Affiliations: Charleston, SC
Dr. Heffner is Professor of Medicine, Department of Medicine, Medical University of South Carolina.
Correspondence to: John E. Heffner, MD, FCCP, Division of Pulmonary and Critical Care Medicine, Medical University of South Carolina, 96 Jonathan Lucas St, PO Box 250623, Charleston, SC 29425; e-mail: firstname.lastname@example.org
I have developed a fondness for meta-analysis because of
the jeopardy we physicians face in thinking we know more about some
subjects than we actually do. With 33,000 new citations added to
MEDLINE each month, it is no surprise that published reports of new
clinical approaches stick in our minds and get entrenched into practice
before sufficient evidence establishes their merit. Periodically, a
good dose of meta-analysis purges our misperceptions and allows us to
see the strength of the evidence—or lack thereof—that underlies our
clinical habits. Meta-analysis fulfills its primary role by aggregating
data from conflicting or underpowered studies in an attempt to
establish statistical evidence of the value of an
intervention.1 But to my way of thinking, meta-analysis
provides a more important secondary benefit of critically appraising
the quality of the data entered into its review. By detecting
weaknesses of primary studies and identifying what we don’t know, but
think we do, meta-analysis sets research agendas and keeps us from
practicing “no-evidence”-based medicine.
I am delighted, therefore, that Freeman and colleagues have published
in this edition of CHEST (see page 1412) a meta-analysis
examining the relative risks in critically ill patients of percutaneous
dilatational tracheotomy (PDT) by the Ciaglia technique2
compared to the standard surgical procedure. PDT has emerged within a
short 15 years to become the principle method in many ICUs for placing
a surgical airway. The technique has spawned a wealth of published case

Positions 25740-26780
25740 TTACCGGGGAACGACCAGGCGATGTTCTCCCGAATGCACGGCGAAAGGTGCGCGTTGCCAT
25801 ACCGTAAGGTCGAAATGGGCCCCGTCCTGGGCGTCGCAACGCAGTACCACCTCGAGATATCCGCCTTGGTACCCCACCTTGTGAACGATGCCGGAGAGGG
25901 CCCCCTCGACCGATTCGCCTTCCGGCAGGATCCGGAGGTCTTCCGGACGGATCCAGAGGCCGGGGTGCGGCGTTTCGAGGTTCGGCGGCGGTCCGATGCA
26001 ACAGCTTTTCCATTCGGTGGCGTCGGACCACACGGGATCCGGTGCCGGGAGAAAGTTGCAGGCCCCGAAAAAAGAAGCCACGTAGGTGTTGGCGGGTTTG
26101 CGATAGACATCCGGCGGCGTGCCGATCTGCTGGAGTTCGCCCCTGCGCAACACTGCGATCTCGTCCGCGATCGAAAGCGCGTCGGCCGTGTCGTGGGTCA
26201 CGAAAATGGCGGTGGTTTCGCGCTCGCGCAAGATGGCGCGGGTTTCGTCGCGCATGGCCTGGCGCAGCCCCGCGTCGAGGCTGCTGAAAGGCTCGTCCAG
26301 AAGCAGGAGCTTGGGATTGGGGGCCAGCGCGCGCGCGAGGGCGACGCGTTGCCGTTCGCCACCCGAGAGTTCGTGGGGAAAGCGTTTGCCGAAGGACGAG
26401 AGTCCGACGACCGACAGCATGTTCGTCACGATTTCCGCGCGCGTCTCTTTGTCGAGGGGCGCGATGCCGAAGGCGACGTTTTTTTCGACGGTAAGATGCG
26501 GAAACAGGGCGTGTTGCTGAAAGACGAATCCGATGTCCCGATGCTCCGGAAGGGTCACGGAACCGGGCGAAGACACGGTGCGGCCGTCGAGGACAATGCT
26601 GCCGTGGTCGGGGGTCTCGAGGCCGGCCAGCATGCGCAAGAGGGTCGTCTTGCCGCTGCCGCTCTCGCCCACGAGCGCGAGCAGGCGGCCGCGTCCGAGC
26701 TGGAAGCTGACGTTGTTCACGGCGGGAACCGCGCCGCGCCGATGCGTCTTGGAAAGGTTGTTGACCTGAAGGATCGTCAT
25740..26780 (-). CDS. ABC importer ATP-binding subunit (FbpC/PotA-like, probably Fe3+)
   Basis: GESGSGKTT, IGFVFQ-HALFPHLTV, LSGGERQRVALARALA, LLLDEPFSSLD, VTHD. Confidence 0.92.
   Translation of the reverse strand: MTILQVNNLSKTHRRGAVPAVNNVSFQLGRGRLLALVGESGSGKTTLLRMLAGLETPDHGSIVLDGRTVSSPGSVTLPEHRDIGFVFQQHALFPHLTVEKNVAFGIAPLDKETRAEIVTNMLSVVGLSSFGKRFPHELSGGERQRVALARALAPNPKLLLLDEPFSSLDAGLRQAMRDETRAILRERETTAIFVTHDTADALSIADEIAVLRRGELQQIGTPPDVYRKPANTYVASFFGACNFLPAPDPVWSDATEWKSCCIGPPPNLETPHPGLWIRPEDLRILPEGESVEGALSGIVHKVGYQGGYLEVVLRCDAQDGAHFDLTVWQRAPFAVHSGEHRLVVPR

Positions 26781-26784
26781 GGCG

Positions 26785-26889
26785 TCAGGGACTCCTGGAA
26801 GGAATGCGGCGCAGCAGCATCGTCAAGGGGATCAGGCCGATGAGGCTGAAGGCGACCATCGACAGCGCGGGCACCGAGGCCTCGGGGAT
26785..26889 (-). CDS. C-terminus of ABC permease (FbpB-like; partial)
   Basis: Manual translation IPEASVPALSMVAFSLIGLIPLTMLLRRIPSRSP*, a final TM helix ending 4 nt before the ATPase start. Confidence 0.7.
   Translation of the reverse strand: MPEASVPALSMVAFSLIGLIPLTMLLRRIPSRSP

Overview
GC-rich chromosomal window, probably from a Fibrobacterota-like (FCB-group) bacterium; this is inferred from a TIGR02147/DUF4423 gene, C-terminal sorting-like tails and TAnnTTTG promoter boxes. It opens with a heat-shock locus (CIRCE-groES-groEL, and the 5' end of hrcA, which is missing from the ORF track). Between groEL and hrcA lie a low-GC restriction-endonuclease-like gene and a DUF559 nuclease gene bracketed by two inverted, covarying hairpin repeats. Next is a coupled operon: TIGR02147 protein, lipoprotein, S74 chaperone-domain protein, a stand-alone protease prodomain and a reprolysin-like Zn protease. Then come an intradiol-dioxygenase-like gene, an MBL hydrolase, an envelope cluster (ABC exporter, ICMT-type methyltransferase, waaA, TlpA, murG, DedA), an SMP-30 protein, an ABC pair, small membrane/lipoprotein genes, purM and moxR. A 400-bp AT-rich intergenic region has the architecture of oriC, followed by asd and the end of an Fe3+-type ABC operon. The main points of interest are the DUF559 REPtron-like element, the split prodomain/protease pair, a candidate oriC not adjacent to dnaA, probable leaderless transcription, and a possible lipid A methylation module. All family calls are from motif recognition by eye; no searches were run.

series, reviews, and conflicting editorial opinions but surprisingly
few adequately designed, prospective, comparative studies examining its
value relative to the standard technique. So what can we learn about
PDT from this meta-analysis review?
First, we should look at how the study fulfilled the primary goal of
meta-analysis in establishing statistically significant differences
between competing interventions. The investigators observed
similarities between PDT and surgical tracheotomy in three of the eight
measured outcomes, but noted shorter operative times (9.84-min
shorter), less postoperative and perioperative bleeding, less overall
postoperative complications, and less postoperative stomal infections
with PDT. Although nearly all of the complications favoring PDT
appeared to be of minor clinical importance, we should critically
appraise the meta-analysis itself before accepting PDT as the“
procedure of choice.”
Meta-analyses are most useful when they analyze aggregate data from
high quality, randomized controlled trials (RCTs). As indicated by the
authors, two of the five studies were nonrandomized. Inclusion of
nonrandomized studies is risky in a meta-analysis because they usually
overestimate the average effect of a treatment.3 Of the
RCTs, one used an inadequate randomization technique (alternate weeks),
and the randomization method was not mentioned in another. In the
absence of appropriate subject allocation, I can’t help but suspect
that patients assigned to standard tracheotomy were more critically
ill, more technically challenging for airway placement, or affected by
some other confounders. Consequently, the primary studies may have
biased the results toward more complications in the standard
tracheotomy group. This concern is especially relevant considering that
none of the primary studies provided measures of disease severity.
Meta-analyses can provide an estimate of the impact of selection bias
by analyzing data for effect size separately for the randomized and
nonrandomized studies, which was not done by Freeman and colleagues. It
should be noted also that the Mantel-Haenszel fixed effect model used
in this analysis may produce extremely misleading conclusions when
confounders are not taken into account in the initial design of primary
As an additional standard, meta-analyses should pool data from studies